Friday, December 27, 2013

What a miserable month

Well, as Co-pilot Egg says, "At least Christmas is over until next October."  This sentiment is not a reflection of the title of this post, however. The misery of this December has been the weather.  Not much by way of flyable.  Pretty nasty.

I have struggled to fill the time productively. How I miss the days of having something to build!

I did fix that pesky light switch, though. The culprit made one fatal mistake - it threw a spark.  I pulled the face plate and couldn't help but notice that part of the plastic housing of the switch was melted.  If only every forensic investigation could be so easy!

The weather finally gave us a break and I was able to fly a little bit this morning, albeit only as far as Urbana-Grimes (I74) for a quick breakfast. Alone.  Which has the effect of making the quality of the food more important, as opposed to the normal quality of the company. This is, alas, not their strong suit.  The coffee tastes like mud (obligatory: "Of course it does; it was just ground this morning") and the sausage gravy proves that the chef has never attended a country cooking class or picked up a recipe. I know this because the flour had not been "cooked." With sausage gravy, if you don't brown the flour a little bit before mixing in the milk, it ends up tasting like milk-flavored paste. Minus the salt.

None of that mattered, though, because it was just so rejuvenating to be 1) out of the house, and 2) in the air! I was in no hurry at all, so I decided to test out my new geo-synchronized approach plates. I loaded up the GPS LNAV approach to runway 2, even though I would be landing in the opposite direction. on the plus side, it was amazingly easy to fly the approach what with the little airplane crawling across the chart.

Because I wasn't really flying the approach, I didn't head out to PENOE, which is an IAF, or Initial Approach Fix.  Instead, I saved 6.1 miles and headed straight towards RIKOE, which is the Final Approach Fix.

Had I been flying the real approach, I would have flown to PENOE at or above 4,000'. At the next fix (SEBUE), I would turn right to follow the black line to RIKOE. Once established on that line, I could descend to an altitude no lower then 3,000' until I reached RIKOE. After RIJOE, I could descend to 1,860'.

Once crossing WANIS, I could go as low as the Minimum Descent Altitude (MDA) of 1,500' which would be only 500' above the cold, hard ground*.  From there I would either see the runway or not. At WANIS, I would be only 2.4 miles from the end of the runway which, from the perch of an airplane cockpit, looks like almost nothing. I would be allowed to stay in the kludge, should there be any, until only one mile from the end of the runway. If I still couldn't see it from a mile away, I would have to climb and continue on, following the dashed line. At that point I could either come back and try again, or elect to go somewhere else with better weather.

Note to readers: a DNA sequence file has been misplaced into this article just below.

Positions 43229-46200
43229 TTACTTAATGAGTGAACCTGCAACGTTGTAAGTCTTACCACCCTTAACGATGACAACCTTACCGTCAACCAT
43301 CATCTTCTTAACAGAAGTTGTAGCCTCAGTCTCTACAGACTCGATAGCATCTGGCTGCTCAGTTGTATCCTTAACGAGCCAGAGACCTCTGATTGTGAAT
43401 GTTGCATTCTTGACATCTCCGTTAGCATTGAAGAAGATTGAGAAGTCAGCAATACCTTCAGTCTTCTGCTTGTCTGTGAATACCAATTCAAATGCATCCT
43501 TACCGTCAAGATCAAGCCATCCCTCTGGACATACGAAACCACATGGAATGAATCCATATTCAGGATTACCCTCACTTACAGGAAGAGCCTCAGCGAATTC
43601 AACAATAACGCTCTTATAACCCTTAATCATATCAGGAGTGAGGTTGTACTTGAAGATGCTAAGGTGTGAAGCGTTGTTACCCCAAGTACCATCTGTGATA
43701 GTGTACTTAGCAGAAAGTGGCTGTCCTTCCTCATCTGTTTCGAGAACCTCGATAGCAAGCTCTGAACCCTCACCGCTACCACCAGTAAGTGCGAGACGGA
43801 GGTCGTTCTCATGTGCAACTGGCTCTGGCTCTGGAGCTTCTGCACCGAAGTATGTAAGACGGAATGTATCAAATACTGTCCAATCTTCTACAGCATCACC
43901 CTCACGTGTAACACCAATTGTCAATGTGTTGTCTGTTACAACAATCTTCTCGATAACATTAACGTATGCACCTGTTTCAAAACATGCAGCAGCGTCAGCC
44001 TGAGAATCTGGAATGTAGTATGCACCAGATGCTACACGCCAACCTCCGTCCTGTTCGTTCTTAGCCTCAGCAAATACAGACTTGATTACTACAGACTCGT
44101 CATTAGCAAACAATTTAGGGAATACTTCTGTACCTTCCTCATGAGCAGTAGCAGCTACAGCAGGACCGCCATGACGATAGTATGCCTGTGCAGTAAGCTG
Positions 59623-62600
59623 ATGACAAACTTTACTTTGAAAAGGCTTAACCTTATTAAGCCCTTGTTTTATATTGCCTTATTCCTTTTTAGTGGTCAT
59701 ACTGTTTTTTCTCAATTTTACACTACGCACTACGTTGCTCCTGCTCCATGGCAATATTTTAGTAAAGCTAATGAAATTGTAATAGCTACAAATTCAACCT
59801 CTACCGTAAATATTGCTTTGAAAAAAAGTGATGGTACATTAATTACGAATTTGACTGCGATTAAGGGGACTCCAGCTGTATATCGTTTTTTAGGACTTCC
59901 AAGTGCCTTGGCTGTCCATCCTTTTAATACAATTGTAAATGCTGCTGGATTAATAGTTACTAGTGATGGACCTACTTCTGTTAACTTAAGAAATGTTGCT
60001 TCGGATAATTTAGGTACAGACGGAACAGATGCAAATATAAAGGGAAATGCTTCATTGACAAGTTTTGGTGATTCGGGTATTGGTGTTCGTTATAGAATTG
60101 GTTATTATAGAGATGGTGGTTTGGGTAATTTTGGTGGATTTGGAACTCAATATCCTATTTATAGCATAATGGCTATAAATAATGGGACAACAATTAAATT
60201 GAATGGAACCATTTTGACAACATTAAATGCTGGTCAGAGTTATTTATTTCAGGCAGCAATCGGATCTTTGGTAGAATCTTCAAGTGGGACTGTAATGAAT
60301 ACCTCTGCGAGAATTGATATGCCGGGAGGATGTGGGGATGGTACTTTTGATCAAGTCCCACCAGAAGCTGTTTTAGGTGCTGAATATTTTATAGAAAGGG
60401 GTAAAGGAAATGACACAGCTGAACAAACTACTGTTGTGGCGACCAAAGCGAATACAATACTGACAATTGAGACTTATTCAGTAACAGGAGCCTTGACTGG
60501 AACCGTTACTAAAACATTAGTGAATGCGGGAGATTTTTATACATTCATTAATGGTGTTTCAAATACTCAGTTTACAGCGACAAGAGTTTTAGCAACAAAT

It's scary stuff.

As it was, I flew at 2,000' to WANIS and just turned a little to the right to run parallel to the runway in my right downwind to the opposite end of the runway.

It was ever so easy. I just flew the little purple plane down the line, just like a simple video game.

It was simple, but that is only because it wasn't a real instrument approach. Dynon still has a bit of work to do before this will work well on a single screen installation like mine. Every time I wanted to look up a frequency or select a different waypoint, I lost the chart screen and would have to reload it again, which took a number of button presses. That would add to the already heavy workload of flying a small airplane in bad weather - I'm not sure I would be up to it.

The avionics also played a role in the return flight. As I was climbing out of Urbana and turning back towards Bolton, a Cessna called in saying he was ten miles south west, inbound. I recognized the tail number as one of the Bolton rentals, so I figured we were going to be nose-to-nose. This is one of the problems with GPS: we're all within yards of each other if we're on the same direct-to flight plan, with the positions reversed. Luckily, he popped up on my traffic display - he was at 2,900' and descending, while I was climbing to 3,500'.  I gave him a call to tell him that we were going to be passing each other, but that I had his data on my display and would stay well above him.

That kind of knowledge is very welcome to a renter. The planes they fly don't have anywhere near the electronic capabilities that many Experimentals and very expensive modern store-boughts have.

I arrived back at Bolton to find the Columbus Police Dept. helicopter practicing emergency landings. To sequence me in, the tower had him do a 360 degree turn out of his downwind leg. Lucky for him, I'm pretty comfortable in the RV-12 now and was able to make an expedient approach that had me rolling on the runway before he managed to finish his 360.

All in all, it was less than an hour in the air, but it felt oh so good!

* Airplane altitudes are flown at what is called the MSL (Mean Sea Level) altitude. The ground is at AGL, or Above Ground Level. Because Urbana is roughly 1,000' above sea level, 1,500' MSL (the altitude shown on my altimeter) is only 500' AGL.  And 500' is not a lot!

1 comment:

Rick said...

When do I get a ride in the newly painted machine?

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